If you're setting up an expatriate assignment, you need to consider the best way to manage your assignee's payroll. A dual payroll can help deal with tax and legal restrictions, and can also protect employees from unwanted fees and exchange rate costs. Human resources departments often have a number of dual payroll options to consider, so it's vital that you set the employee up in the right way. Learn more about the different types of dual payroll, and how you can choose the right option.
What is a dual payroll?
A dual payroll exists when a company sets up an employee in two countries. For example, an American employee seconded to the United Kingdom could have an employee number, payroll and tax return in both countries. When you set up this type of arrangement the employee's total income doesn't normally change, but salary contributions may come from the payroll departments in both the home and host countries.
Types of dual payroll
There are four main ways to manage a dual payroll. These include:
- Recommended split – In this case, an employer deducts the cost of certain expenses from the home salary, and then delivers these goods in the host country. Employers will fix the value of costs deducted in the home salary, and then provide those goods at whatever cost the local economy demands. This protects the employee from exchange rate fluctuations in the host country.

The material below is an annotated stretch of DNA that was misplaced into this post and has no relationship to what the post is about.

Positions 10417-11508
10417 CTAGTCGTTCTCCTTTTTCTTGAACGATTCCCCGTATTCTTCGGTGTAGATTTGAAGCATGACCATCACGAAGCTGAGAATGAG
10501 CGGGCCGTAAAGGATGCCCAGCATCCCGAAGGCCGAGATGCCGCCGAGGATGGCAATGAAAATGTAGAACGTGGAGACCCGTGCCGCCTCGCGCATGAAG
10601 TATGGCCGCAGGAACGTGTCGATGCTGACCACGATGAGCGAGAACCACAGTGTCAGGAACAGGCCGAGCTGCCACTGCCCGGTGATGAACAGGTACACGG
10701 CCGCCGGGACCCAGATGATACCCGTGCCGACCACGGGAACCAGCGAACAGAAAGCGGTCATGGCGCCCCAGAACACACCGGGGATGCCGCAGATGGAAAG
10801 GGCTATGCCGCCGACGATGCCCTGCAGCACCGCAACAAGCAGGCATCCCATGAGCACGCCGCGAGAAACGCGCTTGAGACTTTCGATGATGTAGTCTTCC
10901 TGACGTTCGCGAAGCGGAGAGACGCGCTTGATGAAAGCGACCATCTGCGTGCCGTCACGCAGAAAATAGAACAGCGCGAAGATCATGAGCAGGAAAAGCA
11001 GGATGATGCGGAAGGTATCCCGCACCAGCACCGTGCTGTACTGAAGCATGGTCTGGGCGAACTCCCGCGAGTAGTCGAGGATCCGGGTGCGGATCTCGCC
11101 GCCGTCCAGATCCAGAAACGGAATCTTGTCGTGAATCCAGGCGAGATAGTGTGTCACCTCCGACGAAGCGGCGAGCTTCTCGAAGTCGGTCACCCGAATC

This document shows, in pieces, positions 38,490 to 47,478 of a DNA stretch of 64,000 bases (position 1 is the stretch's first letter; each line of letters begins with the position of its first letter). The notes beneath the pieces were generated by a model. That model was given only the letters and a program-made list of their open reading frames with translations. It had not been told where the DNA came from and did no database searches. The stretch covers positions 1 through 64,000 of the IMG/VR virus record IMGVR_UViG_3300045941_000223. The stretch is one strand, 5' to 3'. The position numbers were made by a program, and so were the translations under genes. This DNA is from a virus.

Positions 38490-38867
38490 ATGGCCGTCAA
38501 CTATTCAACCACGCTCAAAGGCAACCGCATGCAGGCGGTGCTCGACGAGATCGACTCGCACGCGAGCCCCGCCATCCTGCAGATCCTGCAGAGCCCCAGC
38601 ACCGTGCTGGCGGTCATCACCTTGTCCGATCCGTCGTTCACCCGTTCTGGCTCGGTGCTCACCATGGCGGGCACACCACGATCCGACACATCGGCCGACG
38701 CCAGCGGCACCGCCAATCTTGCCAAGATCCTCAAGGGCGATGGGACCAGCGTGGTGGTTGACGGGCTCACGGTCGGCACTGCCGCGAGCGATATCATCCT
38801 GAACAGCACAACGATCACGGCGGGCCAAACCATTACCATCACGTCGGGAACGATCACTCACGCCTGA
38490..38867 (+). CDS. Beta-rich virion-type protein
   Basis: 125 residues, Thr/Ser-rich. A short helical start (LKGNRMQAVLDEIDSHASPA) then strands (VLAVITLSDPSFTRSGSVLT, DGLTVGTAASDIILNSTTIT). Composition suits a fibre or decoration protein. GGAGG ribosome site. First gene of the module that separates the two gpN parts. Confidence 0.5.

- Flexible split – This approach works in a similar way to a recommended split, but the value of costs changes according to the employee's needs. A flexible split gives employees more control, but is more complex to manage.
- Enforced split – An enforced split means that the employer has to pay a certain amount of the salary in the host country, normally due to legal reasons. For example, in Brazil, employers must pay the Piso Salarial or minimum salary in full, in the local currency.
- Shadow payroll – With a shadow payroll, the employee receives all his or her salary in the host country, but the home country manages a second, shadow payroll to make sure the expatriate meets local tax and pension plan requirements.
Things to consider
The right type of dual payroll will vary from one assignment to another, and you should consider a number of important issues. These include:
- Tax withholding requirements in the host or home country
- Labor law requirements
- Determination of pensionable earnings
- Employee convenience
- Exchange rate protection
HR and mobility professionals can rarely decide which option to use without specialist advice. For example, the tax implications from a dual payroll are often complicated, so you may need to speak to an experienced tax consultant.
It's important to make sure that you protect an employee's salary and benefits when you set up an overseas assignment. Consider the different available options, and seek the advice of a tax specialist or accountant before you confirm the details. To learn more or if you have other questions, contact a company like Bildner and Company to learn more.